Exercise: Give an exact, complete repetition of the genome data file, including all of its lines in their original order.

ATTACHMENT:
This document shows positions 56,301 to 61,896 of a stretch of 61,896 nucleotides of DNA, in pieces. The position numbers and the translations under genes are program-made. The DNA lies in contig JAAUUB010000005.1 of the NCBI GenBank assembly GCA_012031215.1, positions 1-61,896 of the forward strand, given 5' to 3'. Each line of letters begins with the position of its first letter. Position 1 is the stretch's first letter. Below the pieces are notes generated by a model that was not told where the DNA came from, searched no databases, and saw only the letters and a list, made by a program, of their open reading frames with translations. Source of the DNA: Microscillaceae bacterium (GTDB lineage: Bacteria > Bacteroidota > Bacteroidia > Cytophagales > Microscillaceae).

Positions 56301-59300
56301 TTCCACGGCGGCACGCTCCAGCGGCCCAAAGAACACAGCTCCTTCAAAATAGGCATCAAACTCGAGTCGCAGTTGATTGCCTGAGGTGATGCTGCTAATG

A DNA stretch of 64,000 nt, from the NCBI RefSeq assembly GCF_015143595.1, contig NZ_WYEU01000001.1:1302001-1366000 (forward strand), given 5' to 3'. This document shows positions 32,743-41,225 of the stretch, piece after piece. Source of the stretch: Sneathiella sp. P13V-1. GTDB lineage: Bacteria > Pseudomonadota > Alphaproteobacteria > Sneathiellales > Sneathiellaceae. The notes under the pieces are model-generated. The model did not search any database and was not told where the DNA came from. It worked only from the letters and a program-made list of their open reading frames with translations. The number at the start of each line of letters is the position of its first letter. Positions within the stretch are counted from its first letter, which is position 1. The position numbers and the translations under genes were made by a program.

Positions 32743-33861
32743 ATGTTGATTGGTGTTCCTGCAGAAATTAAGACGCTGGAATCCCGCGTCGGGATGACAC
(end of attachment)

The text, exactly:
This document shows positions 56,301 to 61,896 of a stretch of 61,896 nucleotides of DNA, in pieces. The position numbers and the translations under genes are program-made. The DNA lies in contig JAAUUB010000005.1 of the NCBI GenBank assembly GCA_012031215.1, positions 1-61,896 of the forward strand, given 5' to 3'. Each line of letters begins with the position of its first letter. Position 1 is the stretch's first letter. Below the pieces are notes generated by a model that was not told where the DNA came from, searched no databases, and saw only the letters and a list, made by a program, of their open reading frames with translations. Source of the DNA: Microscillaceae bacterium (GTDB lineage: Bacteria > Bacteroidota > Bacteroidia > Cytophagales > Microscillaceae).

Positions 56301-59300
56301 TTCCACGGCGGCACGCTCCAGCGGCCCAAAGAACACAGCTCCTTCAAAATAGGCATCAAACTCGAGTCGCAGTTGATTGCCTGAGGTGATGCTGCTAATG

A DNA stretch of 64,000 nt, from the NCBI RefSeq assembly GCF_015143595.1, contig NZ_WYEU01000001.1:1302001-1366000 (forward strand), given 5' to 3'. This document shows positions 32,743-41,225 of the stretch, piece after piece. Source of the stretch: Sneathiella sp. P13V-1. GTDB lineage: Bacteria > Pseudomonadota > Alphaproteobacteria > Sneathiellales > Sneathiellaceae. The notes under the pieces are model-generated. The model did not search any database and was not told where the DNA came from. It worked only from the letters and a program-made list of their open reading frames with translations. The number at the start of each line of letters is the position of its first letter. Positions within the stretch are counted from its first letter, which is position 1. The position numbers and the translations under genes were made by a program.

Positions 32743-33861
32743 ATGTTGATTGGTGTTCCTGCAGAAATTAAGACGCTGGAATCCCGCGTCGGGATGACAC